Field Frame Friday: A seal’s sea sight!

For us terrestrial bound land-lubbers, going under the coastal waters of the eastern Pacific can be daunting; it is cold and quite dark! However, this is not a problem for harbor seals (Phoca vitulina) and other pinnipeds (i.e. seals, sea lions, and fur seals), who have sensory adaptations to thrive in this dark and murky environment! In addition to large eyes, seals also have extra rods (the photoreceptor cells that we, and other animals use to detect changes in light) compared to humans, as well as a tapetum lucidum. This is a fancy, fun word that describes a layer of reflecting plates behind the retina that mirrors any light back through the eye to double the power of the seals’ rods!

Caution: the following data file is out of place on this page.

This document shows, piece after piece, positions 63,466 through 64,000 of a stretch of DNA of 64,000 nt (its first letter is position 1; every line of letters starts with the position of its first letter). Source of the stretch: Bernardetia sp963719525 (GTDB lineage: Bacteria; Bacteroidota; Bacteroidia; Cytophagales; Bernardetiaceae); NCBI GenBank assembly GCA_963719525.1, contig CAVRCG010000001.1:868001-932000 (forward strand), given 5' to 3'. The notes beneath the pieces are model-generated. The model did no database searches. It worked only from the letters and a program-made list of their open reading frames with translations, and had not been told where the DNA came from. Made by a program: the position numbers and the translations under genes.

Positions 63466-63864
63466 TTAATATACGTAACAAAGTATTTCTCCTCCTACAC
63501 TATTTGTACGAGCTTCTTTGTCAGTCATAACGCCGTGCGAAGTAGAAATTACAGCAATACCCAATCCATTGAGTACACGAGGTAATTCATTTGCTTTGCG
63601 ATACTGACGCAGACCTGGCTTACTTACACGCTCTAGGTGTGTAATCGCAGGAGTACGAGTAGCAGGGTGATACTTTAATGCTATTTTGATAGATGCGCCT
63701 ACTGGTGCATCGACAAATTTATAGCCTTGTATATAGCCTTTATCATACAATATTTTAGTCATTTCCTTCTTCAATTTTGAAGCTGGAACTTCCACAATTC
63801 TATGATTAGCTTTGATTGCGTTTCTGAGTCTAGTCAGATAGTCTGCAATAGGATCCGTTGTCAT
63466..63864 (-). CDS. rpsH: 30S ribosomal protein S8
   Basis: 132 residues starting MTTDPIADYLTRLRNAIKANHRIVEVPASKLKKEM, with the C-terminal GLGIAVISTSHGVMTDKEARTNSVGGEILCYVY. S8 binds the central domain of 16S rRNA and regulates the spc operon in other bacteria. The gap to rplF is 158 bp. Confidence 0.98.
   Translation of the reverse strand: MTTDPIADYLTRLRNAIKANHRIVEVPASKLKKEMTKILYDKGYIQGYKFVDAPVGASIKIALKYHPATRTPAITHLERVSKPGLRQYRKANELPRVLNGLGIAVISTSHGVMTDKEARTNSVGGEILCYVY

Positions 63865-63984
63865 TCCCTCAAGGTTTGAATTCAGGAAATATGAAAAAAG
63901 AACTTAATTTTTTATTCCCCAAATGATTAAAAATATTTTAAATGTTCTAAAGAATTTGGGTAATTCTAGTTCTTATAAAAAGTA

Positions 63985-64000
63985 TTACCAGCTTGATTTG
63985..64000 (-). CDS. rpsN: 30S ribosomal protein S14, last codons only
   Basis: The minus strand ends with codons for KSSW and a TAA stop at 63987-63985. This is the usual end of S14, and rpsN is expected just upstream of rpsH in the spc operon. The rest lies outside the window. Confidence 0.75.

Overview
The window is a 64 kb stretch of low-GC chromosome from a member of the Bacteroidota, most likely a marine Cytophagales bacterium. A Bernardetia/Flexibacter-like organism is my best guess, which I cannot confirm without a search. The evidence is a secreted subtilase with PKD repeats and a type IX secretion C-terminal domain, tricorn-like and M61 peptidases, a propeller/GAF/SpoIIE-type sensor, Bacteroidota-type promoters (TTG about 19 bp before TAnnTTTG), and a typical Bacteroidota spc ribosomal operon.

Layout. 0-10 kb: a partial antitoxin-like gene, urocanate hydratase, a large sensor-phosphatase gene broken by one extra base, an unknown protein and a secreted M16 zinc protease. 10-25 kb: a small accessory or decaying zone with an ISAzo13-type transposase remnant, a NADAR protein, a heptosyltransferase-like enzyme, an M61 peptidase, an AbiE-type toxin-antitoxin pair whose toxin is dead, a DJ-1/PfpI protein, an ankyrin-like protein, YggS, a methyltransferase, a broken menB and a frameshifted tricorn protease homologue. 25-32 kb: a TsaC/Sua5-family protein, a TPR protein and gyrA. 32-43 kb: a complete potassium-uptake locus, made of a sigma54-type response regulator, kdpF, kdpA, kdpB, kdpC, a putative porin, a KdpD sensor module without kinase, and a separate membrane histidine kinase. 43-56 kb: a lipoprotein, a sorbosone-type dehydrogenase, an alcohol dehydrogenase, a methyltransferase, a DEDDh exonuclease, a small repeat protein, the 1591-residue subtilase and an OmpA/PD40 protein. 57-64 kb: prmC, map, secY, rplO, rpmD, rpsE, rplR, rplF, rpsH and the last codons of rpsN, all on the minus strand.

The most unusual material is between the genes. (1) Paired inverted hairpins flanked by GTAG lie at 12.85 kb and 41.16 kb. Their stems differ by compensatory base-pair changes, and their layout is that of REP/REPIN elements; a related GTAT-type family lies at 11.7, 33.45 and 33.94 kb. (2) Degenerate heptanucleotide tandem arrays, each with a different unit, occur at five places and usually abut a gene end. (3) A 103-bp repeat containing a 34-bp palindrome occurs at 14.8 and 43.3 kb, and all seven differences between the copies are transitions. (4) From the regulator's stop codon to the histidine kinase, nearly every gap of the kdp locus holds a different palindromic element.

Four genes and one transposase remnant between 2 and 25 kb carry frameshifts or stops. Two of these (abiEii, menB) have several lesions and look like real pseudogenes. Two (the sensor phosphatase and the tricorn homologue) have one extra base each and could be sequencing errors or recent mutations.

[Photo and caption by Karli Chudeau]

Riedman, M. (1990). The pinnipeds: Seals, sea lions, and walruses. University of California Press.

[Edited by Maggie Creamer]

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